It was June 1987. I had just graduated from college and my father, Kwame McDonald, was about to introduce University of Minnesota’s men’s basketball coach, Clem Haskins.
This was going to be a big moment for me because Haskins, who had just finished his first year as the U of M’s coach after six years at Western Kentucky University, was a Black man who had taken over a program rocked with scandal in 1986.
Another connection was that Haskins recruited Minneapolis North player Brett McNeal to Western Kentucky after McNeal led the Polars to a runner-up finish in the Class 2A state tournament and won Mr. Basketball in 1985.
The connection that sealed it for me was the fact that Haskins chose my father to lead the Pillsbury Summer Basketball League in the summer of 1987. At the time it was the premiere basketball league in the state for high school, college and professional players.
So here I was, a recent graduate of HBCU Central State University (Ohio), riding with my dad to a store in Dinkytown on the U of M campus to meet a man I admired. I was very excited when we arrived, but the intro didn’t pan out the way I thought it would.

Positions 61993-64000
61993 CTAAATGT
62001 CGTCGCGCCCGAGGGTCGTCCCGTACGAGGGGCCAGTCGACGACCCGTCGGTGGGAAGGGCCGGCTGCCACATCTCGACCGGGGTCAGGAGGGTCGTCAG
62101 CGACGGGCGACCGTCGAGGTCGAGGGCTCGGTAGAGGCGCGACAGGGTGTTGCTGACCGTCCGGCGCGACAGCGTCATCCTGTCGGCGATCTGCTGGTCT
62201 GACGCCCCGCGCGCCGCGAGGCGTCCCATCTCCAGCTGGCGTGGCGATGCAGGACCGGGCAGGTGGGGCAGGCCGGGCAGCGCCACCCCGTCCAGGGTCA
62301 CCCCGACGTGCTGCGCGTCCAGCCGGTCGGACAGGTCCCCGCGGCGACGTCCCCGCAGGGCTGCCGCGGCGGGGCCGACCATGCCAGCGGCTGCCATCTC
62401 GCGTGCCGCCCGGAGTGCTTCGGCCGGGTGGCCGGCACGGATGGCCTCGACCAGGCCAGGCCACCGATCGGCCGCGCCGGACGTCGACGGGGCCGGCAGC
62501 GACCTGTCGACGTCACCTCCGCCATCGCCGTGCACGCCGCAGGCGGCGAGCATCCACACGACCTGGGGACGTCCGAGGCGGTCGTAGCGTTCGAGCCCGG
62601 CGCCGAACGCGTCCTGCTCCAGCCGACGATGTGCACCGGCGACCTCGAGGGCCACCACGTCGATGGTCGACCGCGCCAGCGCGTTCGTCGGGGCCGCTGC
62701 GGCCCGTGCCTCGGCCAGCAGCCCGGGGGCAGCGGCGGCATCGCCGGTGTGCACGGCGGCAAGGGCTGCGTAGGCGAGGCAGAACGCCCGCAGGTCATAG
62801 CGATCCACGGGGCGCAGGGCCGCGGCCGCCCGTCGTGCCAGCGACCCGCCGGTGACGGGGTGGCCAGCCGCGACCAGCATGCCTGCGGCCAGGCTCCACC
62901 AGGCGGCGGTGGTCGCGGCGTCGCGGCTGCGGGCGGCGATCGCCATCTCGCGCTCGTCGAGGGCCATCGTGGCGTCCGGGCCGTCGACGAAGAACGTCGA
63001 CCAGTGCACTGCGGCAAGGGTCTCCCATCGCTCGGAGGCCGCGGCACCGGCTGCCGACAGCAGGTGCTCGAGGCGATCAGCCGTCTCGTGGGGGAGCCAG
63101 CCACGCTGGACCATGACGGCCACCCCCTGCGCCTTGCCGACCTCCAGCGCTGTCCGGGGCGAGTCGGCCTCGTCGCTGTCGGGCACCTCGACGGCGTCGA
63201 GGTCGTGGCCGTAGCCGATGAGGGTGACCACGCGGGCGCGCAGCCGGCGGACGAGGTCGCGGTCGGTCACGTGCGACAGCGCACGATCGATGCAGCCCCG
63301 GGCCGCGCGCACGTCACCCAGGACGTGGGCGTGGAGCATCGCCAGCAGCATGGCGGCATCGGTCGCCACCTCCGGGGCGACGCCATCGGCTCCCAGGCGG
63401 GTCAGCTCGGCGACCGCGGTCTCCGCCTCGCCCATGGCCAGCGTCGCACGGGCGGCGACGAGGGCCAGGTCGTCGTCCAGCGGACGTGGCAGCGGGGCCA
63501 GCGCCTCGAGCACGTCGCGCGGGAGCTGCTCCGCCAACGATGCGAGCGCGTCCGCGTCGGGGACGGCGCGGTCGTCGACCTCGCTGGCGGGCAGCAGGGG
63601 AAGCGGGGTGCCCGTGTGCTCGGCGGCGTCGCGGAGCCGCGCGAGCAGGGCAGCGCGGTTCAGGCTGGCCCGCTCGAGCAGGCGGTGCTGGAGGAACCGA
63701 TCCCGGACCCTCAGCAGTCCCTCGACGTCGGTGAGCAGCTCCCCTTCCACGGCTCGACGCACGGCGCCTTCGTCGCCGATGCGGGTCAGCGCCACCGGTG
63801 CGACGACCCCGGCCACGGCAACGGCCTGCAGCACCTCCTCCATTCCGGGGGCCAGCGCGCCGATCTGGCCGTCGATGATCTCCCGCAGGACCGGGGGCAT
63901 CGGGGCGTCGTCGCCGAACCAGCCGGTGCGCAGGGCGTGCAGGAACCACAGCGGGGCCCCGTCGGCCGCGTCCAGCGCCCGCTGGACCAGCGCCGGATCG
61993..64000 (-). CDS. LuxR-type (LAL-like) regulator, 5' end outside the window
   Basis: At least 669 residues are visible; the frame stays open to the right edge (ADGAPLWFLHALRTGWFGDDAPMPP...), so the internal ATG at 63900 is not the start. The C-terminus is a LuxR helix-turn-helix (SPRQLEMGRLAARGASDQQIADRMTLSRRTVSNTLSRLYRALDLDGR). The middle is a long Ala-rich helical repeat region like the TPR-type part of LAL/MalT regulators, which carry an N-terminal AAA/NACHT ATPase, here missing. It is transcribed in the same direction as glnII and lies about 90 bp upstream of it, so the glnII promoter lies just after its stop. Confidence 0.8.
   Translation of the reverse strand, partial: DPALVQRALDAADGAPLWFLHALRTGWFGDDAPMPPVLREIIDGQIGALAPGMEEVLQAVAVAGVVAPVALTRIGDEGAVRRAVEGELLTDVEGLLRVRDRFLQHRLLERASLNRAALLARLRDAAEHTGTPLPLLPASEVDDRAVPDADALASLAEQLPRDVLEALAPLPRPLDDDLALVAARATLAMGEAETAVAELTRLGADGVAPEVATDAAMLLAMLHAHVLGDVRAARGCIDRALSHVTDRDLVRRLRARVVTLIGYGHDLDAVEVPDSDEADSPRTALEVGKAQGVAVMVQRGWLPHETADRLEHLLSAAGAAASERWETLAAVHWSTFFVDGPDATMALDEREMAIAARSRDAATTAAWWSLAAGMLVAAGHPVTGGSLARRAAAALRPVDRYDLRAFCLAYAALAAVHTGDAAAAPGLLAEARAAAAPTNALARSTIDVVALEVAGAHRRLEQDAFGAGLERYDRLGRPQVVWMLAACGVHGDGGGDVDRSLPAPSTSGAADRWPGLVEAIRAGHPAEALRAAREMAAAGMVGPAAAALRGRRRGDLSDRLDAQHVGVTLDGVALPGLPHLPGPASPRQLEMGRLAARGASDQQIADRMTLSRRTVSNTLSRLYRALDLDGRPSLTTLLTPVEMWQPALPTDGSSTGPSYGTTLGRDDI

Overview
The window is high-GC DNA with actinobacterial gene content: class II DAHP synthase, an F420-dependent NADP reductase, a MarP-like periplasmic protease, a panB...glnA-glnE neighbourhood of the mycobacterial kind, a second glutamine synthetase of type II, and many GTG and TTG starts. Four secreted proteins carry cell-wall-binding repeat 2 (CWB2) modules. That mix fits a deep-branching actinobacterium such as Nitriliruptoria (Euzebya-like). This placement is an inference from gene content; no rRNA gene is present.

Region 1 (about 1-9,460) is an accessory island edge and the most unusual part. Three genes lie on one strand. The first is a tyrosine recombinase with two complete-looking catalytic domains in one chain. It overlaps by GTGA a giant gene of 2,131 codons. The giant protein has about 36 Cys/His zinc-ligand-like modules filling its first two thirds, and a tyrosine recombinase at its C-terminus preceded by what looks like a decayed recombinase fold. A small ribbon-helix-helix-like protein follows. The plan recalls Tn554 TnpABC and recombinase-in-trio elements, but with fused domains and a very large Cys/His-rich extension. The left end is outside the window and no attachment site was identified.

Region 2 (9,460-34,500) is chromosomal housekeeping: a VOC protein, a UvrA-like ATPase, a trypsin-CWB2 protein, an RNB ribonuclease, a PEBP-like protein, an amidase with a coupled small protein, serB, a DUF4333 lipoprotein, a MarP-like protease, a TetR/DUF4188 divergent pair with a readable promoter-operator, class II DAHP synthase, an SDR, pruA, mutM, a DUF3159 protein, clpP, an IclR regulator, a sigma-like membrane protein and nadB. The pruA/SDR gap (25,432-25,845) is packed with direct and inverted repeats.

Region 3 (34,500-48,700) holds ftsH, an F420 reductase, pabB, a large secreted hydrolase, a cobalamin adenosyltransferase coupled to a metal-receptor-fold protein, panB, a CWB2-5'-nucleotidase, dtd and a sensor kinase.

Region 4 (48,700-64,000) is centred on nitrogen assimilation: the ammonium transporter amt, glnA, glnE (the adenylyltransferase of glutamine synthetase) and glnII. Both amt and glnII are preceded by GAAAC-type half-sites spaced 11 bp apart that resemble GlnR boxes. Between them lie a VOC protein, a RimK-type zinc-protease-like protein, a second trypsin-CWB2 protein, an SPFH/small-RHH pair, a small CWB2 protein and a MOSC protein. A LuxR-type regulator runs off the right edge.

There we were: myself, my father and Coach Haskins standing in the middle of the store. “Hi Coach Haskins,” I said smiling. “Very nice to meet you.”
“Very nice to meet you,” he replied with a smile as well.
Before I could continue our conversation, his smile suddenly disappeared and he said, “So you’re a Georgetown man, huh?”
I looked down and realized I was wearing a Georgetown Hoyas t-shirt.
How crazy was that?
Haskins immediately presented me with a couple of Gopher t-shirts and life went on. My father, however, never let me forget that moment.
Haskins left Western Kentucky after McNeal’s first year to coach the Gophers from 1986-1999 and experienced success that included NCCA tournament appearances in the Sweet 16 (1989) and Elite Eight (1990) and a NIT Championship (1993).
He was forced to resign due to an academic scandal that broke the night before a 1999 NCAA tournament game against Gonzaga, and the team was eventually stripped of its wins in the 1994, 1995 and 1997 (Final Four) NCAA Tournaments, as well as its NIT wins in 1996 and 1998.
Despite those developments, my memory of that moment never diminished. I got to meet one of the best basketball coaches the University of Minnesota ever had.
I got to meet Clem Haskins.
Dr. Mitchell Palmer McDonald is a contributing columnist at the Minnesota Spokesman-Recorder.